The Court’s examination of the UNAT decision was more consistent with the VCLT. Pronouncements of international tribunals, such as the UNAT, are not themselves subsequent practice but may help identify subsequent practice where they reflect, give rise to, or refer to the practice of the parties. The Court’s examination of the UNAT decision correctly focuses on the states’ position recorded in the decision, for example, points agreed or conceded by all parties. 

What can we make of the Court’s discussion of subsequent practice in Macoun? Wall suggests that Macoun is a marked improvement in the Court’s approach to treaty interpretation, possibly explained by the Convention’s subject matter, the extrinsic materials in dispute, composition of the bench and quality of submissions. However, a salient distinction in Macoun is that the Agencies Convention was not incorporated into statute. I re-emphasise that the Court only examined the Agencies Convention to construe the IOPI Act. The Court was not interpreting the Agencies Convention on the basis that it had been incorporated into statute (indeed, it had not been incorporated into statute). This may explain why the Court was so receptive to subsequent practice that post-dated the SAPI Regulations.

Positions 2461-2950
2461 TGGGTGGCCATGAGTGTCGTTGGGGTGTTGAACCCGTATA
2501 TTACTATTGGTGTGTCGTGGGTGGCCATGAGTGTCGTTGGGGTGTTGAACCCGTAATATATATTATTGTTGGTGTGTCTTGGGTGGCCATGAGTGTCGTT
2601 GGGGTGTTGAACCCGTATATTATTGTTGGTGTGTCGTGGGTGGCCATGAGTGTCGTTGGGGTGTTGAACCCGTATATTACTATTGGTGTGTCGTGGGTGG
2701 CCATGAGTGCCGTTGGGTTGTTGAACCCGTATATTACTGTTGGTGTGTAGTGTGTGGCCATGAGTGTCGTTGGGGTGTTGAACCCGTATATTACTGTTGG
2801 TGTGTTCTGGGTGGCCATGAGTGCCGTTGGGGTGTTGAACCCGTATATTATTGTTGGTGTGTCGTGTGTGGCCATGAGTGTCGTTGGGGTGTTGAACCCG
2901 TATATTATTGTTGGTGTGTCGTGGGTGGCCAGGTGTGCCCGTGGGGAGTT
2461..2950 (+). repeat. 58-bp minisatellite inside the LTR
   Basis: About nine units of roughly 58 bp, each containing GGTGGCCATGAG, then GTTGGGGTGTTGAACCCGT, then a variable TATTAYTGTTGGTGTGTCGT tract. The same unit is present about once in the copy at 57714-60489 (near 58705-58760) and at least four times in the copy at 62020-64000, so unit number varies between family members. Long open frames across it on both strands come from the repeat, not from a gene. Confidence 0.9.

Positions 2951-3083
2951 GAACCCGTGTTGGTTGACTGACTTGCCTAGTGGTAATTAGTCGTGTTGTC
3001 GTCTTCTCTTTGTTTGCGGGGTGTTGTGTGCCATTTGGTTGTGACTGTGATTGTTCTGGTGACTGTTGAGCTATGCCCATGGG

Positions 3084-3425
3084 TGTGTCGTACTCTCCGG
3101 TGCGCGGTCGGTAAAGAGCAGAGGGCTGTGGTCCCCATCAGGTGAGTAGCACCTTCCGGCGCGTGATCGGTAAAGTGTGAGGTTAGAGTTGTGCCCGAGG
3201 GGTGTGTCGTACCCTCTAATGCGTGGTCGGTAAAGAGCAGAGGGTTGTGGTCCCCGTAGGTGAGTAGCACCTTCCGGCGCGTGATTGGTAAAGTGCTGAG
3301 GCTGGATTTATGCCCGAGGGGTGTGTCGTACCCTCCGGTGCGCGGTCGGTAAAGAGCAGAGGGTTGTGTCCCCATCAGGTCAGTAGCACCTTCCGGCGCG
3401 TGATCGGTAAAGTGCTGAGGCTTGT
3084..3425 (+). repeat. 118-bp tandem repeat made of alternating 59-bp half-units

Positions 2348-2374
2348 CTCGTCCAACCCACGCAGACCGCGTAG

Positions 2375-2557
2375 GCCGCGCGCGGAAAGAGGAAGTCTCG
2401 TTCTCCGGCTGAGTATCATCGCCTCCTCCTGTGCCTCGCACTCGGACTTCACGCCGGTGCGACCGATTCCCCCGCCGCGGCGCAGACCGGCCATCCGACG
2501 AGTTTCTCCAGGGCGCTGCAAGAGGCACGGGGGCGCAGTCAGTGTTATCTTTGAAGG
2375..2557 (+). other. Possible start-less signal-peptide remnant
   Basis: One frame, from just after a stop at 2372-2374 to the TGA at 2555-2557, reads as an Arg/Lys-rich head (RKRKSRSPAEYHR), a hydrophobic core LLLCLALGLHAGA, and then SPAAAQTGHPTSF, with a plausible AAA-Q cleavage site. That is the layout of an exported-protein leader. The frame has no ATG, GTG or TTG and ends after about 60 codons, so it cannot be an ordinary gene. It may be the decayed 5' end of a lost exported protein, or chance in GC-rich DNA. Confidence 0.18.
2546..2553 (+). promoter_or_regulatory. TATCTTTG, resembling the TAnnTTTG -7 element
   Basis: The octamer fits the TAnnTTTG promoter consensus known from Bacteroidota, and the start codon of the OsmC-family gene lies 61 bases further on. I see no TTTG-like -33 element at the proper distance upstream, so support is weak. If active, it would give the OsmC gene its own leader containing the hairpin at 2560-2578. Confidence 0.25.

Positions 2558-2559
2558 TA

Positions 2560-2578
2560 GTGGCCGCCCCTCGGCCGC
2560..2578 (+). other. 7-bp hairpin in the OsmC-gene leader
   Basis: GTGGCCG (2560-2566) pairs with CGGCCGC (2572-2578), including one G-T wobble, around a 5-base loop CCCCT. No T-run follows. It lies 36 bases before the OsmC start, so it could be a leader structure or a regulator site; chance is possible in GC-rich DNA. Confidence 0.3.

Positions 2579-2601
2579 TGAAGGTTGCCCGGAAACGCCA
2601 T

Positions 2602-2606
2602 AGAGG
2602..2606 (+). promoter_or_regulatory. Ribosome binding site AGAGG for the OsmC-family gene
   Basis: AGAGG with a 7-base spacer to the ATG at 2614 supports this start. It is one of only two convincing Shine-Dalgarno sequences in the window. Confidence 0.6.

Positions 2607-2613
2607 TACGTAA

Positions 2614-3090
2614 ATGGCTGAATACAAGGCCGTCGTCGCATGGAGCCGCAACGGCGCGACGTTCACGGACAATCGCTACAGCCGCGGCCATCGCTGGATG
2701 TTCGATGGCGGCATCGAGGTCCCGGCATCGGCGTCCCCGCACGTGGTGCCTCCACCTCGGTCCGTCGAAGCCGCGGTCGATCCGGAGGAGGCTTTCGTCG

If this distinction is correct, it raises a puzzling question: why can you rely on subsequent practice to understand your international legal obligations, but not to interpret statutes that incorporate those obligations? I accept there may be circumstances where it is difficult to accommodate VCLT Article 31(3) materials into the interpretative exercise, for example, where there is a conflict with Australia’s division of powers. However, I see no other reason to exclude VCLT Article 31(3) materials from the interpretative process.  

The latest development

On 3 November 2021, the High Court handed down its decision in Addy v Commissioner of Taxation [2021] HCA 34 (Addy). Whilst Addy does not resolve the issues addressed above, it is worth a brief discussion as the latest example of treaty interpretation from the High Court.  

In 2015, Addy (a national of the United Kingdom) entered Australia on a working holiday visa. Whilst in Australia, Addy accrued taxable income through casual work and was issued with a notice of assessment by the Commissioner of Taxation (Commissioner). Addy objected to that notice on the basis that it contravened Article 25(1) of the Australia-UK Double Tax Agreement (Australia-UK DTA). Article 25(1) provides that nationals of a Contracting State shall not be subject to ‘other or more burdensome’ taxation in the other Contracting State than is imposed on its own nationals ‘in the same circumstances’. The issue for the Court was whether the tax rates imposed on Addy were more burdensome than what would have been imposed on Australian nationals in the same circumstances.  

It is important to note that the Australia-UK DTA is not incorporated into statute in the same way as occurred in Zentai, Maloney and Adamas. Specifically, the text of the Australia-UK DTA does not form part of domestic statute. Rather, it is listed in the International Tax Agreements Act 1953 (Cth) as an agreement that has the force of law in Australia. Despite this, the Court acknowledged that the same principles applied to interpret the Australia-UK DTA, that is, VLCT Articles 31 and 32 (at [23]).